Is a second income worth it?

Usually, people assume that having more money is better, but that's not always the case, Hamm says. When one or both jobs require a commute, child care is eating up income, or you're eating out more because nobody is home to cook, it might be worth considering having one parent stay home.

Mark Lennihan/AP/File
Metro North employees, in orange vests, help transfer westbound commuters at the transportation center in Bridgeport, Ct., to shuttle buses last month. When both parents in a family have to commute to work, Hamm says it might be worth considering whether or not it would be helpful to drop down to one source of income instead.

I had a very interesting conversation with a reader recently who informed me that she discovered it was much more cost-effective for her family for her to quit her $22,000 a year job and instead maximize their family’s frugality. Sandra agreed to let me share elements of her story with you.

First of all, this family had two early elementary students in the home and didn’t have any support structure around them. Because of their two jobs, there was no one at home when they got off of school, so they had to go to an after-school daycare each day, which cost their family $125 a week for 36 weeks a year. That’s $4,500. There was also summer child care, which was about $275 a week for 10 weeks a year – another $2,750.

Second, they both had to have cars for their commute. While they both drove old cars, she was still commuting about twelve miles a day, five days a week, fifty weeks a year. That’s 30,000 miles a year. If the car gets 30 miles to the gallon, that’s 1,000 gallons of gas alone, or $4,000. If you figure in all of the other maintenance needed for a car, plus depreciation of the car’s value, plus insurance, plus vehicle registration… it’s easy to put another $2,000 a year on top of that, giving them $6,000 in vehicle costs.

Third, the awkward hours meant that it was hard to always present a home-cooked meal. They used their slow cooker a lot, but sometimes it was much easier to go out or eat convenience foods because without very quick meals it was hard to have any family time during the week. She estimated that $50 was wasted on quick foods in an average week, adding up to $2,500 a year.

Finally, there were taxes. Her husband made $60,000 a year, so a quick tax calculator told me that they were instantly saving at least $2,500 a year in federal taxes by her not working. Depending on their state, there were likely some state income tax savings, too.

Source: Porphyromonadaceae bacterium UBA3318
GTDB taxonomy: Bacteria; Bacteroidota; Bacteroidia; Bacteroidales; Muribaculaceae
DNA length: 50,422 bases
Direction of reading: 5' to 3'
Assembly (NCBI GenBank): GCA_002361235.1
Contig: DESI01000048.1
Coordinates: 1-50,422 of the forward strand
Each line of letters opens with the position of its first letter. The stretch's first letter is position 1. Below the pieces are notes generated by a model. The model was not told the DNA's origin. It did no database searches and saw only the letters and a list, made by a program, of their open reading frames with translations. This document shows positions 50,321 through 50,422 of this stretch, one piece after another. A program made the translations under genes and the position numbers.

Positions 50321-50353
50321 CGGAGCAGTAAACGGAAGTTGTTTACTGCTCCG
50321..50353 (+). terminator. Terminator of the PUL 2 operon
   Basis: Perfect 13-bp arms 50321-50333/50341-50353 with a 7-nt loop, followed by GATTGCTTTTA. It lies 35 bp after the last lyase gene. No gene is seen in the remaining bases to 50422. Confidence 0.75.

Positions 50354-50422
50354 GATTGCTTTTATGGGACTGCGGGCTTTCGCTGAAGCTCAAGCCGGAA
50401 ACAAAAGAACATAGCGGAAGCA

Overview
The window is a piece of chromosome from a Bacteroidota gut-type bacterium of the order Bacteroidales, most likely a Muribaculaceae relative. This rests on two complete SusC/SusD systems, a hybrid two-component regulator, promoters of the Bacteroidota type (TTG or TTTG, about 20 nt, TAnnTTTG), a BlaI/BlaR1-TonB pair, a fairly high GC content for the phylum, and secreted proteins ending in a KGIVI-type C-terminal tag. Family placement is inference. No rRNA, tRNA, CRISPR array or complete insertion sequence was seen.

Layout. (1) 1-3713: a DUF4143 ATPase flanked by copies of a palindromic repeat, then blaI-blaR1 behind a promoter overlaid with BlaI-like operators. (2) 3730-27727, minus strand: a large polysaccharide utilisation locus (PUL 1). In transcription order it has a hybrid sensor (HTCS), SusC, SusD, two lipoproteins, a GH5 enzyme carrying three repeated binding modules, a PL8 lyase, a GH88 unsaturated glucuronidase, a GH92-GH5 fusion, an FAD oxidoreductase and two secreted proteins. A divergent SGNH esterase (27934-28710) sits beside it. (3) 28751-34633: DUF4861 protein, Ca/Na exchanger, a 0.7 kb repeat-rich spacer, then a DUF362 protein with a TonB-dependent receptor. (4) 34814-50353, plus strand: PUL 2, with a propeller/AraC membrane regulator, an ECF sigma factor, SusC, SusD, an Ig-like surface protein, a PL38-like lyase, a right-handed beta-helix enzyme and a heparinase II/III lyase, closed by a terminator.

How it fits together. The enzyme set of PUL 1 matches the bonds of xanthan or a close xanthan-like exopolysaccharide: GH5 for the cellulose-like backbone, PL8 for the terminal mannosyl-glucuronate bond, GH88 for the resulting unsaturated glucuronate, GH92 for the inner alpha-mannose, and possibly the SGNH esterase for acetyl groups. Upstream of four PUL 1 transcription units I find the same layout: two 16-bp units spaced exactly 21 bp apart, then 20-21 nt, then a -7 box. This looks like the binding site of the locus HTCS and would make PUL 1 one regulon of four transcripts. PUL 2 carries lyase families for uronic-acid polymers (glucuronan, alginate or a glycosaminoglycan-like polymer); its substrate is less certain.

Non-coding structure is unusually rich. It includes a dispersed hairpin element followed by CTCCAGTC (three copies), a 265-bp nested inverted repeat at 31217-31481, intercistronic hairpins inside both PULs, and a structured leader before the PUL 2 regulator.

Adding those numbers up, you quickly get to a total of $18,250 in savings just from these factors. Since her job made $22,000 a year, all she had to do was find ways to save an additional $3,750 a year by being frugal and it made more sense for her to stay at home than to work, which she said was quite easy.

She reports that their finances are in better shape than ever before and their home life is a lot better, too, because she fills her days with taking care of household tasks and frugal projects. She does things like making homemade laundry soap, preparing all meals from scratch and making extra batches, planning meals carefully, and so on. The best part, she reports, is that she now has more family time than ever before.

Does she plan to return to work? Her plan is to return to the workforce when her children are old enough to stay at home alone.

Sandra’s story illustrates an interesting aspect of personal finance that isn’t always considered.

Quite often, it’s simply assumed that more money is the way to go when it comes to improving your financial standing and, thus, your life.

That’s not always the case. Here are some factors, when combined, that might point to a situation where one income makes more sense.

One income is substantially lower than the other one. When this is true, that second income is technically bearing much of the weight of the income tax in the family because it’s that income that is in the highest tax bracket in the family. Regardless of what it says on the pay stub, that income is bearing a 25% or 30% or even a 33% income tax hit at the federal level and possibly more at the state level. Why do I say that? If that second income goes away, there’s actually going to be more left from the first paycheck (or, more likely, in the form of a tax return).

There are child care costs being paid by the family. Child care eats away at a second income. It’s a pure drain that can be alleviated by having a parent at home whenever child care is needed.

One or both jobs require a commute. Staying at home doesn’t require a commute. You can easily eliminate a car in this situation, particularly if you live within reasonable walking or biking distance of services.

Family logistics mean you use a lot of expensive “convenience” services and products. Does your family ever eat out simply because it’s logistically easier? Do you sometimes grab fast food because it’s quick? Do you grab lunch at work because you don’t have time in the mornings to prepare a brown bag lunch for yourself? All of those are signs that family logistics – brought on mostly by that second job – are making your life more expensive.

The more factors you see here that cause you to nod your head, the more you should look at whether or not a one income household might fulfill your needs better and perhaps put you in better financial shape, too.

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